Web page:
Corporate life…

I guess you pays your money and you takes your choice.

Or maybe you makes your bed and you lie on it.

Same thing really.

I’m in corporate world this week, working with one of the UK’s larger organisations and I’m struck by the differences between them and us… of course what I really meant to say was the differences between those corporate types and EB.

In fact, I almost became my dad during one of my sessions today and it was touch and go whether I actually said ‘Stress? You people don’t know that you’re born!’

But I’m starting the story in the middle.

The company I’m working for operates in a competitive market place and they rely on a middle man (person, sorry) to place business with them rather than with their competitors. The problem is they have been described as ‘vanilla’ (by themselves, to be fair) but they want to be ‘Raspberry Ripple’.

Enter stage left Derigo and the merry band. We’re helping various teams around the country understand the challenges they face and to think about what they can do as individuals to strengthen relationships with the middle people.

Okay, all good stuff so far.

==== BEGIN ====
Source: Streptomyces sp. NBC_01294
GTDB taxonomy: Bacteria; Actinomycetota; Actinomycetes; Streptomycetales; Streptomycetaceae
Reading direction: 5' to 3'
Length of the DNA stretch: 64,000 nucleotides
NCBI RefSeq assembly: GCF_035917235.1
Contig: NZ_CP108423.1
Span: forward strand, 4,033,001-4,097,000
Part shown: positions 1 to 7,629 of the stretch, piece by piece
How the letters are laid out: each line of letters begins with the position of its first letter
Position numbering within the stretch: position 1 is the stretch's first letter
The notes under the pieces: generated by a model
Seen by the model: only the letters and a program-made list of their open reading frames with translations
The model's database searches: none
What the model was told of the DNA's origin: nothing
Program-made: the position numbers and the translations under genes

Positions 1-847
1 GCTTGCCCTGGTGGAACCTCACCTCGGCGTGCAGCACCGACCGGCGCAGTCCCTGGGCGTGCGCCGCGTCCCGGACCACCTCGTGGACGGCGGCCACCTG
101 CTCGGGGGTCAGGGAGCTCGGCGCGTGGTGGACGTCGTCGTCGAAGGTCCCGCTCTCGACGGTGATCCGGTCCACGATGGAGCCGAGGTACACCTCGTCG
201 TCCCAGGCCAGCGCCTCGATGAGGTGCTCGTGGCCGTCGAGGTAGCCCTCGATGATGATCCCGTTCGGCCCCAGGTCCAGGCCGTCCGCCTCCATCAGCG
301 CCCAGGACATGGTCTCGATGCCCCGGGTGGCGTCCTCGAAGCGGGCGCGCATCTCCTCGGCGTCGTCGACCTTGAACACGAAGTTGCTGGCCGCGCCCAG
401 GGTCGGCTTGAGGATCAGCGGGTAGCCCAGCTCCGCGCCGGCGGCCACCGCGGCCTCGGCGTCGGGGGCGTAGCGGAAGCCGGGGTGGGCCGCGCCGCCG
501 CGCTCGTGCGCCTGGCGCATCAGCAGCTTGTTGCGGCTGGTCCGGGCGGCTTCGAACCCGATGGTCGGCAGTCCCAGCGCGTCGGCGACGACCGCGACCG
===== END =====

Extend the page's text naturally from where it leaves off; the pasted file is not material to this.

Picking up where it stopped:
In essence the middle people need the business I’m working for to be more pro-active. The issue is, though, they’re busy at work and find it difficult to get the time to be proactive… poor lambs.

And here’s where the differences between them and us begin to manifest themselves. I heard phrases like: ‘I had to work until 6.30 on Friday night to get my e-mails done.’ And that was topped, in my book, by the phrase ‘if you want to deliver great service you have to throw money at it!’

There were more: ‘Don’t ask the customer if there is anything else you can help them with, they might say ‘yes’ and then you’d have to deal with it.’

But the very best and my breakthrough moment of the day was this one:

‘I think we need our customers more than they need us!’


Now we have something to work with but I really wish I could have shouted at them… My wife went to a breakfast meeting starting at 6.45, had six appointments during the day and went to an evening meeting, from which I picked her up at 10.00.’ Or maybe: ‘Don’t throw money at it; think outside the box to deliver a solution your customers actually want!’I

But that would just be sour grapes.

Having said that, I’m not sure who’s right or who’s wrong. If I left work at 5 o’clock I’m not quite sure what I’d do with my time.

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